Is Woman in the Dunes a surrealist film? Partly. Unlike its Western counterparts, the film maintains a clear demarcation between the inner and outside worlds. The woman insists on getting a radio to hear about Tokyo, while the man still strives to find a way out. There is a contrived force of modernity that the viewer can implicitly draw from its narrative. In any case, the film’s subtlety to depict surrealism lies in its pictorial beauty: the skin is landscape; the insect, a person. To compare is to create a textural continuity that only cinema can actually recreate in practice and in image.
Woman in the Dunes is a prophecy, an ode to the future desertification of the world, to the ghastly triumph of the anthropocene as an era that successfully converted the anthropomorphic body as the host of the apocalypse. Teshigahara and Abe have given us a practical image-work of thinking about the future of global capitalism.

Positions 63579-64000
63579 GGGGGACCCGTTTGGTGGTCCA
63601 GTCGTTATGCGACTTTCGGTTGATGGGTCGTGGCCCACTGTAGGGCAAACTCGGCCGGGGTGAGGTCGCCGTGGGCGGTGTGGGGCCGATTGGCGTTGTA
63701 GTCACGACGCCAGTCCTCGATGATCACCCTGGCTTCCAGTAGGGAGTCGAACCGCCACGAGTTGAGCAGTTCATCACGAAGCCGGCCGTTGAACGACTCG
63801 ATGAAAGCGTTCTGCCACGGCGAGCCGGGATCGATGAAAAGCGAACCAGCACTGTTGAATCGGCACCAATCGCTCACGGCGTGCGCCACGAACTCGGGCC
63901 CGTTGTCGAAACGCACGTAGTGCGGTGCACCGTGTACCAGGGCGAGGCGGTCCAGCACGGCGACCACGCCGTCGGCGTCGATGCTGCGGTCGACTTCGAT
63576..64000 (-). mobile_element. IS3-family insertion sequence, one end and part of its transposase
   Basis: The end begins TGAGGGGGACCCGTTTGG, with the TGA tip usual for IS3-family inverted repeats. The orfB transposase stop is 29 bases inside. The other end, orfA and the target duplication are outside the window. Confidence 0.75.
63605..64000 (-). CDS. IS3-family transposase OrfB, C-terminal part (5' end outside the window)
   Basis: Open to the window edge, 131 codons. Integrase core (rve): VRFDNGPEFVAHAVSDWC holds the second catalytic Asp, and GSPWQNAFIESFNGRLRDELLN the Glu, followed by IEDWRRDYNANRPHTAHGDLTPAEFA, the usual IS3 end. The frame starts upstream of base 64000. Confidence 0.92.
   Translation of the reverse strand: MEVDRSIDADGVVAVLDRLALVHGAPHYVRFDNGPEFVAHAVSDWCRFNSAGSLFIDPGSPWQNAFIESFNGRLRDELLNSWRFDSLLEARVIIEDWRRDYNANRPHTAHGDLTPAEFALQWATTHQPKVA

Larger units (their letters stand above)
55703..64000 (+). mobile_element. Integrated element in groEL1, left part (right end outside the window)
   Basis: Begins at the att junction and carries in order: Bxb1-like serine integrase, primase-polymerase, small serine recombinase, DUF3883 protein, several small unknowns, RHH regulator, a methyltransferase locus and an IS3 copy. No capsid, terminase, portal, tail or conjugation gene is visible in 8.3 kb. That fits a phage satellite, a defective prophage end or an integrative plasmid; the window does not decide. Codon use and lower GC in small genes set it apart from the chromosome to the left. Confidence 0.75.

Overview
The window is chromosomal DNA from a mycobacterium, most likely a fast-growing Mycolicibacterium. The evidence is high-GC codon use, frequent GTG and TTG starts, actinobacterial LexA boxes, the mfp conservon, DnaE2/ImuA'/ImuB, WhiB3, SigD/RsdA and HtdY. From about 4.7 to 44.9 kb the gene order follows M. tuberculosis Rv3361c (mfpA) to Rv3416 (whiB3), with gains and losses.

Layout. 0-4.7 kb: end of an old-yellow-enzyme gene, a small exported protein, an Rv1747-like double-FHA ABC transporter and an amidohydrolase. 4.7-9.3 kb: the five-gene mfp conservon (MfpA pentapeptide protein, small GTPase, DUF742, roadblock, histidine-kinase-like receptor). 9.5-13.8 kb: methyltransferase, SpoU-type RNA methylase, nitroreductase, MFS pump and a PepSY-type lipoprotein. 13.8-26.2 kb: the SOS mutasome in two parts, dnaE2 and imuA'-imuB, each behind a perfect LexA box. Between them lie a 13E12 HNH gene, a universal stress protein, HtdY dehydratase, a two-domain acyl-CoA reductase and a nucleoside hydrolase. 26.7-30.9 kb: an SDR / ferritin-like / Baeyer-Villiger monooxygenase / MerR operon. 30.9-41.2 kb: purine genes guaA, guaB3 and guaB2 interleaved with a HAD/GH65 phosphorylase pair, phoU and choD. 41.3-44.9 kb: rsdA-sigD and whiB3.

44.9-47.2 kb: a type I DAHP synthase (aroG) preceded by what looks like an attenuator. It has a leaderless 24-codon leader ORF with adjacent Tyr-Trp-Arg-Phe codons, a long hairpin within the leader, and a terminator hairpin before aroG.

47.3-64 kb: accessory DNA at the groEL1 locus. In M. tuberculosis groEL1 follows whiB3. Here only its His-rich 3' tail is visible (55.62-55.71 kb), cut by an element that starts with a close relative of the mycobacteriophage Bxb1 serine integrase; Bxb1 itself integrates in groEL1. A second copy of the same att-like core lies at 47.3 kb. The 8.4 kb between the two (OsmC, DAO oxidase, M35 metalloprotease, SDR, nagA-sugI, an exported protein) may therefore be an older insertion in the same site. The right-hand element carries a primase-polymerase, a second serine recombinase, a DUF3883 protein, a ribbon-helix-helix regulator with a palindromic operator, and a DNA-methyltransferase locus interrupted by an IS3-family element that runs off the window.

I refuse to believe that the film is about nihilism for the ending gives us hope when the entomologist Niki resolved his own fate via the affirmation of his condition. There is a Nietzschean ring to it: amor fati or love of fate. To overcome the desertification of the world, one must first affirm the conditions, to create strategies of slowly living through it. Niki’s scientific discovery of producing water from the wooded bucket returns us to a basic principle of praxis: part of the struggle is actually not only to theorize a way out, but also to employ materialist scientific solutions of living through. Niki is excited to share his discovery to the community, a seed to revolutionary consciousness that seeks to evade the ration-system deployed by the capitalists that subject the community into forced labor. It is a big step for the community, a way out.